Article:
1866, last Thursday of November, proclaimed by President Johnson, in thanksgiving (Vol. VI, p. 438)

1867, last Thursday of November, proclaimed by President Johnson, in thanksgiving (Vol. VI, p. 550)

This proclamation contains the sentence which expressly states that Thanksgiving Day is of recent origin and may henceforth be considered established. It positively declares that Thanksgiving Day was established by Lincoln and is to be henceforth continued.

Here are the words:

In conformity with a recent custom that may now be regarded as established on national consent and approval, I, Andrew Johnson, President of the United States, do hereby recommend to my fellow citizens that Thursday, the 28th day of November next, be set apart and observed throughout the Republic as a day of national thanksgiving and praise to the Almighty Ruler of Nations, with whom are dominion and fear, and who maketh peace in His high places.

What can I say? We needed prayers.

In nearly one century, from 1776 to 1867, there were sixteen presidential proclamations of days of prayer or thanksgiving. The dire distress of the Civil War brought the nation and her Presidents to their knees. In the dark year of 1863 President Lincoln issued two calls for such days. In the bright days of the 45 years from 1815 to 1861 there was not a single presidential proclamation to the nation, calling upon the people to pray and fast or to make thanksgiving.

President Madison issued a national call to prayer during each year of his administration. Had he been succeeded by a President Johnson who seized on the recently established custom of devoting a special day to worship, then our Thanksgiving Day would have had a more continuous history. Had Lincoln been succeeded by a less religious President than Johnson, the custom by Lincoln established would have fallen into desuetude, as it did after President Madison established it during his administration.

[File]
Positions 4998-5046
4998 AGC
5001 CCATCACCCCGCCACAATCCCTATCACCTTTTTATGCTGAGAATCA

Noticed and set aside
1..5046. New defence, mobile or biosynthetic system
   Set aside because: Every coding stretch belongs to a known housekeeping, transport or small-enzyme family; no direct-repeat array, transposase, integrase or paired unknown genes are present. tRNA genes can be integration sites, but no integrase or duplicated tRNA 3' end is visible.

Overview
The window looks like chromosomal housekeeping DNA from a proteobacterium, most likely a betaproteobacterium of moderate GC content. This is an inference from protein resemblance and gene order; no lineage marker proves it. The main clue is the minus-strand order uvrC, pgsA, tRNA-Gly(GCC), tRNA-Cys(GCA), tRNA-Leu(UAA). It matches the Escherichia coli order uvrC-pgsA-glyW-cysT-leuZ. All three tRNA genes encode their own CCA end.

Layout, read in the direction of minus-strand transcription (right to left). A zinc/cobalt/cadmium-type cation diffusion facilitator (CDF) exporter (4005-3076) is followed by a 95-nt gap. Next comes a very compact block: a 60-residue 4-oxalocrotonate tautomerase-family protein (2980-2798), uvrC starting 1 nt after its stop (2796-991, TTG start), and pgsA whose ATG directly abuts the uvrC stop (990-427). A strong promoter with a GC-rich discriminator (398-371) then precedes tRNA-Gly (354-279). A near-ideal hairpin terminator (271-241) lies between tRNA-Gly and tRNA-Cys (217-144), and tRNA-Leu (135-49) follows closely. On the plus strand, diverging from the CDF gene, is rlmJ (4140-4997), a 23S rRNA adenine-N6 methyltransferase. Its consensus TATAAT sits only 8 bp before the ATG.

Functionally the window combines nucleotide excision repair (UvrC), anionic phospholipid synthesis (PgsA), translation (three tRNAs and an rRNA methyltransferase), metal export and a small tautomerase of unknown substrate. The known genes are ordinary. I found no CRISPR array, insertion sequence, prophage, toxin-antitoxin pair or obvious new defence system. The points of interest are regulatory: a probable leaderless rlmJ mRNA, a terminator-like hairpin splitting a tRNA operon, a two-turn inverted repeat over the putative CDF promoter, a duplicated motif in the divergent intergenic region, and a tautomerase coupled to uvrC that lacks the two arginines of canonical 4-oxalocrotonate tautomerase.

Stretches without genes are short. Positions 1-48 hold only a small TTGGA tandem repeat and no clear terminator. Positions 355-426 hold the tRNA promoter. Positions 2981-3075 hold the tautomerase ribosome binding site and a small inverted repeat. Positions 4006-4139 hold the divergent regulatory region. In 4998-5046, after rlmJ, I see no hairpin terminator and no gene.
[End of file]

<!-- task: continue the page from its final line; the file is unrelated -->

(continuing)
Then too after the Civil War, the nation lay bleeding for many years and was more inclined to heed a President calling for a day of Thanksgiving. How any sensible historian can connect our Thanksgiving Day with the Mayflower or Plymouth Rock is a conundrum. Legends are as easily cultivated nowadays as in the most prosperous days of legendary lore when King Arthur and his Round Table supplied the minstrel with theme and the gaberlunyie-man with tales.

After 1867 Thanksgiving Day proclamations by Presidents have been annually issued, a fact offsetting the want of such proclamations before the Civil War as anything like an annual affair. Readers will recall the special proclamation of President Wilson, calling upon the nation to pray for peace at the opening of the World War. Just such proclamations have been the separate proclamations of previous decades, having no special date assigned, but issued as the need of the times dictated.

Thanksgiving Day, as it stands to-day, is the monument erected to God for the preservation of the Union, our most priceless heritage. When the Union goes, then go liberty and power to preserve the land and its inhabitants from foreign aggression, and our country becomes an easy prey to the strong powers, as Africa and Asia are today. From this calamity Lincoln preserved the United States and the United States preserved the rest of the Western Hemisphere by the Monroe Doctrine.

Thanksgiving Day has a reason. Not only the secession did Lincoln combat, but, as he says, once granted the right of secession, then the seceding parts had to concede the right of secession within their own territories, and those would reduce the country to be the prey of those imperial powers which today extend their arms over the globe, merely to exploit the soil and reduce the natives to servitude.

When thanking God for the crops and industries, let it not be forgotten that the martyrs who laid down their lives for the Union, did more than preserve the Union. They preserved all those inheritances of the heroes, who builded none too strongly, until the structure was cemented with the blood of a hundred battlefields during the Civil War.

-Henry Borgmann, C.SS.R.

And as Paul Harvey would say, now you know the rest of the story.

Enjoy the holiday, dear readers.